Confucius and Socrates: The Courage to Stand on the Side of Truth (Part 2)

Confucius and Socrates: The Courage to Stand on the Side of Truth (Part 2)
Let’s take a look at the Ancient Greek Sage Socrates.
In 594 BC, the Athenian statesman Solon created republican politics in the form of civic elections and jury proceedings. However, ethics, morality, and faith were of decreasing importance at that time. Many prosecutors and judges, elected among farmers and businessmen, only recognized the law and the sciences. They prided themselves on their knowledge and wisdom, yet they did not have a humble heart that believed in God.
Socrates maintained that the purpose of philosophy was not to understand nature, but, rather, to "know oneself." He promoted awareness of the truth in life and a moral life. He believed that everything in the world was arranged by God. He opposed the study of nature since knowledge came from the one most knowledgeable – God.
He emphasized ethics and believed "virtue is knowledge." He spent his entire life in dialogue with people, trying to rectify their conceptual and verbal mistakes. He wanted Athenians to curtail the arrogance gained through understanding philosophy and science to be law-abiding citizens that respected the divine. He tirelessly imparted his knowledge. Both rich and poor families sought his education.
In 404 BC, the “Thirty Tyrants” rule replaced the democracy. The leader of the “Thirty Tyrants,” Critias, was a student of Socrates’. He once ordered Socrates to arrest a rich man so he could confiscate his property. Socrates refused. He not only dared to resist the unjust order, but also publicly condemned it.
Regardless of the other side’s power or strength, Socrates insisted on living by his principles and justice. He did not yield to any unjust social forces, so he offended many people.
Someone accused Socrates of having close relations with Critias, opposing a democracy and corrupting the youth. Thus, Socrates was thrown into prison. Facing an Athenian jury, Socrates was fearless and refuted each absurd claim in this famous speech (as rendered by Plato):
“And so I go my way, obedient to god, and make inquisition into the wisdom of anyone, whether citizen or stranger, who appears to be wise ... I tell you that virtue is not given by money, but that from virtue come money and every other good of man, public as well as private. This is my teaching, and if this is the doctrine which corrupts the youth, my influence is ruinous indeed. But if anyone says that this is not my teaching, he is speaking an untruth. Wherefore, O men of Athens, I say to you, do as Anytus bids or not as Anytus bids, and either acquit me or not; but whatever you do, know that I shall never alter my ways, not even if I have to die many times.”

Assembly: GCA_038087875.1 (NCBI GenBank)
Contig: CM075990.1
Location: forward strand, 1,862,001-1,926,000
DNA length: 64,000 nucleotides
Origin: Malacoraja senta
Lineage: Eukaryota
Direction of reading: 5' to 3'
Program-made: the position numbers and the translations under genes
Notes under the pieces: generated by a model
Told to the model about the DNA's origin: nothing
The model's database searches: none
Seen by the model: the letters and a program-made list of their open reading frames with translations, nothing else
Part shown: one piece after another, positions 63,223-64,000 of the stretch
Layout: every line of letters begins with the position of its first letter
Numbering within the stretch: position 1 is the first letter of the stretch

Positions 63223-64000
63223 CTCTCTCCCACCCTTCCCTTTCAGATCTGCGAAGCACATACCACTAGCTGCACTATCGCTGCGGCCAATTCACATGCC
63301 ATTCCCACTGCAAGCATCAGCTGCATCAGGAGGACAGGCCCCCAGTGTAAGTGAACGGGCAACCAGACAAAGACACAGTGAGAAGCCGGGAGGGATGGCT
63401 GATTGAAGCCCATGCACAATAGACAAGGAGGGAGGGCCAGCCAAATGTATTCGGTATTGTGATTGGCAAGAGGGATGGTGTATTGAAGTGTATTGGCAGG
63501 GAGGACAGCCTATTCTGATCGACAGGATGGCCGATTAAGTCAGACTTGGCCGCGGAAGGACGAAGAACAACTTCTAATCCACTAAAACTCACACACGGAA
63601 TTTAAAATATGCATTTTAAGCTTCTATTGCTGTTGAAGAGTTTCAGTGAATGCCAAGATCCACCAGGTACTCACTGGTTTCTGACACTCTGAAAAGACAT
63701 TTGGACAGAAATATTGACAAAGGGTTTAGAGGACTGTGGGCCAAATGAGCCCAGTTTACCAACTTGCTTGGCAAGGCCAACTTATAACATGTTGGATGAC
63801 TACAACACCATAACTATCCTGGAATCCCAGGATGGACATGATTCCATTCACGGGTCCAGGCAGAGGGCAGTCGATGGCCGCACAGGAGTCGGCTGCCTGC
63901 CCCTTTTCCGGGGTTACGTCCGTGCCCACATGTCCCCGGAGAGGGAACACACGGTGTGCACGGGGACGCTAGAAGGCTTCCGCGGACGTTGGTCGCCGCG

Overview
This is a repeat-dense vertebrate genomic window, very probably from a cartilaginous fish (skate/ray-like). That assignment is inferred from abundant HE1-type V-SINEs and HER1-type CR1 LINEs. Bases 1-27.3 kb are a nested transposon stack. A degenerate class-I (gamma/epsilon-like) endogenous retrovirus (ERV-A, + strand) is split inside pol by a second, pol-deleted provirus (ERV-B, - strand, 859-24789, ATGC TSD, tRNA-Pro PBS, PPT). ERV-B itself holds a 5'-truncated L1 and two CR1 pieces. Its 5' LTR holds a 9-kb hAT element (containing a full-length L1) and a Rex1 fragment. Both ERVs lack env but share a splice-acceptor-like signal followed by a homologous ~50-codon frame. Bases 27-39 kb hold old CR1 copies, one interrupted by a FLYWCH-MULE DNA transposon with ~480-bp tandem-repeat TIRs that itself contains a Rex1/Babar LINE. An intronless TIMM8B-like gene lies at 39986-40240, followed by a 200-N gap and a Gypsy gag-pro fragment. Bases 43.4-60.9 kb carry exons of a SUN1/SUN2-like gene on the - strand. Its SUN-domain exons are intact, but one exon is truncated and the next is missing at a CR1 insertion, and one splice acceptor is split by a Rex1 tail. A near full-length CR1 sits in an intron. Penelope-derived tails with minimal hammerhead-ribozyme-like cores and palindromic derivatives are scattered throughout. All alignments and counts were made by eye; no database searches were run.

Those with great wisdom from the past exert enormous influence on us still today. Real courage is not belligerence, but rather to stand on the side of truth. As long as one sticks to the truth, even when facing power and violence, or opposition from the masses, one will never be discouraged or give in.
When Confucius and Socrates were alive, it appeared that morality was not the norm, but these two didn’t give up. They remained true to their beliefs in the ways imparted by the Gods. Their thoughts were ultimately of great importance for thousands of years to come. It is their courage that built their personalities and created a culture that has sustained morality for generation upon generation.
道之所在,虽千万人吾往矣 ()
他重视伦理学,认为“美德就是知识” ,把一生的智慧、精力和时间用于与人对话,辩证对方思想语言中的逻辑错误,目的是教人收敛哲学和科学的知识带给自己的狂傲,做一个有知识、守法律、敬神灵的雅典公民。他孜孜不倦的传授知识,许多有钱人家和穷人家的子弟常常聚集在他周围,向他学习请教。
“公民们!我尊敬你们,我爱你们,但是我宁愿听从神,而不听从你们; ……我不做别的事情,只是劝说大家,敦促大家,不管老少,都不要只顾个人和财产,首先要关心改善自己的灵魂,这是更重要的事情。我告诉你们,金钱并不能带来美德,美德却可以给人带来金钱,以及个人和国家的其他一切好事。这就是我的教义。……我是决不会改变我的行径的,虽万死而不变!”
    来源: 看中国 责编: Kitt

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